Some days are still better than others. Some mornings he wakes up, no memory of a dream, and feeling bright and refreshed. Sme nights he wakes up, sweating, gripping the sheets, Astoria, his hair. He apologizes. She says its ok.
One night he went to the cabinet again, the one with a million little drawers. It called to him; it pulled him like a rope. He fell into its orbit.
His fingers traced the space between the drawers, leading him through like a maze. Some of them opened; they had dried herbs in them, small crystals, tiny animal bones. He found one with tiny plastic bottles of ink. One had a key in it. Two were locked.
He respected Astoria too much to try the key in the locked drawers.
But one of those drawers made his fingers shake; he felt the gnawing desire in his liver, in his veins; his mouth went dry.
He subtly convinced her to start spending more nights in his bed instead of hers.
To him, she shines. He’s never known anything like her, or anyone like her. He kisses every tattoo on her body, every little freckle. When she starts work on a sleeve of flowers – wild roses that grew in his mother’s garden in Honnleath, vines that wrap around the golden chesspiece, barely touch the lion on his shoulder – she kisses him tenderly and cares for him. She listens to him talk about his mother, smiles at him, falls in love with the memory of his family.
She holds him when he wakes up sweating in the middle of the night. He holds her one night, while watching TV, when a trailer for a documentary on one of the Dalish massacres showed a scene far too graphic for her. He wipes away her tears and tells her that she’s okay, she’s alive, cry it out, I’m here for you.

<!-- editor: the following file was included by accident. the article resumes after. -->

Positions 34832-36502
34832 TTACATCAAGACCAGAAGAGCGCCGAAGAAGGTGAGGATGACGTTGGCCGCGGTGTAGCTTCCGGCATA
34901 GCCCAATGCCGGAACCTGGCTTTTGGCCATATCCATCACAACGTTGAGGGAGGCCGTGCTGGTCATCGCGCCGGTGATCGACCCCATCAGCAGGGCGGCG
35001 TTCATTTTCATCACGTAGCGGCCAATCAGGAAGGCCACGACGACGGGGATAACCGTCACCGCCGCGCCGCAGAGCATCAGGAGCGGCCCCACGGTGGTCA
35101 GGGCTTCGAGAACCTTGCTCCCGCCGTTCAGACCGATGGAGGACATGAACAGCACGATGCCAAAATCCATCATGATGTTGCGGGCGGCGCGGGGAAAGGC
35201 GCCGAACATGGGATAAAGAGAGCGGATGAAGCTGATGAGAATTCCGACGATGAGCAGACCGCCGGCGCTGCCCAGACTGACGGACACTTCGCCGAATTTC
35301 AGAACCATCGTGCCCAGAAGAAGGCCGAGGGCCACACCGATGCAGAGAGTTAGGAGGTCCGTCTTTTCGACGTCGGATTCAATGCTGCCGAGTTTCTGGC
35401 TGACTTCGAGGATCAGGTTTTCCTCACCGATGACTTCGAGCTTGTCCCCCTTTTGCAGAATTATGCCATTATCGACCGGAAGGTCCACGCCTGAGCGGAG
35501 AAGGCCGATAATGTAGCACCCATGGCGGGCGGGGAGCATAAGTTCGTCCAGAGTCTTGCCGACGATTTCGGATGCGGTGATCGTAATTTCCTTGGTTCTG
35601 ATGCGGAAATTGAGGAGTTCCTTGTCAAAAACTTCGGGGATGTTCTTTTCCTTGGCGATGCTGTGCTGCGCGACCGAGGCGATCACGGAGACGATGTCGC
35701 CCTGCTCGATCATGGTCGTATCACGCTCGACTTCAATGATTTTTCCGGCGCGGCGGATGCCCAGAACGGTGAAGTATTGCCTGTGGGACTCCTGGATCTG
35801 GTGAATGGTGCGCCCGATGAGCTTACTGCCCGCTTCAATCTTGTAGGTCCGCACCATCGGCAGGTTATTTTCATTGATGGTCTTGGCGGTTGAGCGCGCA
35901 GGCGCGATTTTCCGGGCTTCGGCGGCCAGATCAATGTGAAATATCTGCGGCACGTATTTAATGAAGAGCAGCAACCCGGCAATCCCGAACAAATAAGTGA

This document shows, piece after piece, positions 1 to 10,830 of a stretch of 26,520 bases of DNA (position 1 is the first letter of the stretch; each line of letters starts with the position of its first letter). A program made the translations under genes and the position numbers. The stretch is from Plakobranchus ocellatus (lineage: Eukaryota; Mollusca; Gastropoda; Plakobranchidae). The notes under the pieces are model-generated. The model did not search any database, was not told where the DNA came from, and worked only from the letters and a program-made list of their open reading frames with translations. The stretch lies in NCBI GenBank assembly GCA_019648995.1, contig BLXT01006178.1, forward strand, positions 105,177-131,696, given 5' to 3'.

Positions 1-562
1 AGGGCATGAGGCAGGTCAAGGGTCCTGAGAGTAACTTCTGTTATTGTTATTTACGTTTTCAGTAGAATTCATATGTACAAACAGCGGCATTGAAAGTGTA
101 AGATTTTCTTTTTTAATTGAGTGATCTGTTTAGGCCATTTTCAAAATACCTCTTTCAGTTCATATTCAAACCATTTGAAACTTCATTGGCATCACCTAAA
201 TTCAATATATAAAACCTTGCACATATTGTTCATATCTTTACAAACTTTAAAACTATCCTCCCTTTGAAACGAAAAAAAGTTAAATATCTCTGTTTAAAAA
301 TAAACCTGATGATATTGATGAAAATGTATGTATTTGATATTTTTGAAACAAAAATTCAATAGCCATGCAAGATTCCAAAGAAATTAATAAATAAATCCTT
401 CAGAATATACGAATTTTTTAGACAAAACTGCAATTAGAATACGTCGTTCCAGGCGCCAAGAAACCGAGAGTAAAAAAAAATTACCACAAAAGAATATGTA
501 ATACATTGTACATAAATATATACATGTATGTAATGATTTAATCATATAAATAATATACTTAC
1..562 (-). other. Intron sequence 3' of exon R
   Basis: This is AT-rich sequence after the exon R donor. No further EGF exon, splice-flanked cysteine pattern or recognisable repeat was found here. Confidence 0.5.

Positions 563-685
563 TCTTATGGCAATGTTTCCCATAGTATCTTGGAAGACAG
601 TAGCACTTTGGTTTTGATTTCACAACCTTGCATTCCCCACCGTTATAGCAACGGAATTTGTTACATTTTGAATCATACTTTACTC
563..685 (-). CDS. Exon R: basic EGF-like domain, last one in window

He falls in love.
Cullen is bouncing on his heels. The woman at the desk is typing far too slowly on the computer. The beeping of the printer makes him nervous.
“Enjoy your flight!” she finally says when his boarding pass is printed and she’s handing him the ticket. He manages a shoddy smile. He hates airports.
The tal-vashoth was bleeding from the wrists, and his gun fired before she could finish the spell. His breath was hot under his mask. Kirkwall Aero-Porte patrons around him screamed.
Astoria is texting on her phone when he reaches her. Her boarding pass is already in her backpack, which is resting on top of her suitcase. He hoists his duffel bag up off the ground and goes to join her.
She looks up when he approaches and puts away her phone. “Ready?” she says. Her eyes are bright, happy. Her scar frames the side of her face. What a pair they make.
“Yep,” he nods, and she pulls her suitcase and backpack behind her as they walk towards the terminals.
AntivaAir Flight 798 to Antiva City boarded in an hour, but getting through security would take awhile. Astoria got a coffeecake at the airport café before security, and let Cullen take bites out of it. They moved forward in line. Cullen took out his Fereldan passport and boarding pass. Astoria took out her Universal Dalish Clan Card and boarding pass.
The Transportation Security Agent checking Astoria’s card and boarding pass scanned her intently. “What are you traveling to Antiva for?”
Astoria was a little startled. Behind her, Cullen bristled. “I’m going to a friends wedding. I’m the Maid of Honor,” she replied.
“Where is the wedding?”
“The Grand Cathedral in Antiva City.”
“Where will you be staying?”
“At the bride’s family’s home.”
“Are you traveling with anyone?”
“Yes,” she said, and reached behind herself for Cullen’s hand. He dropped his duffel bag to grasp hers. “I’m traveling with my partner.”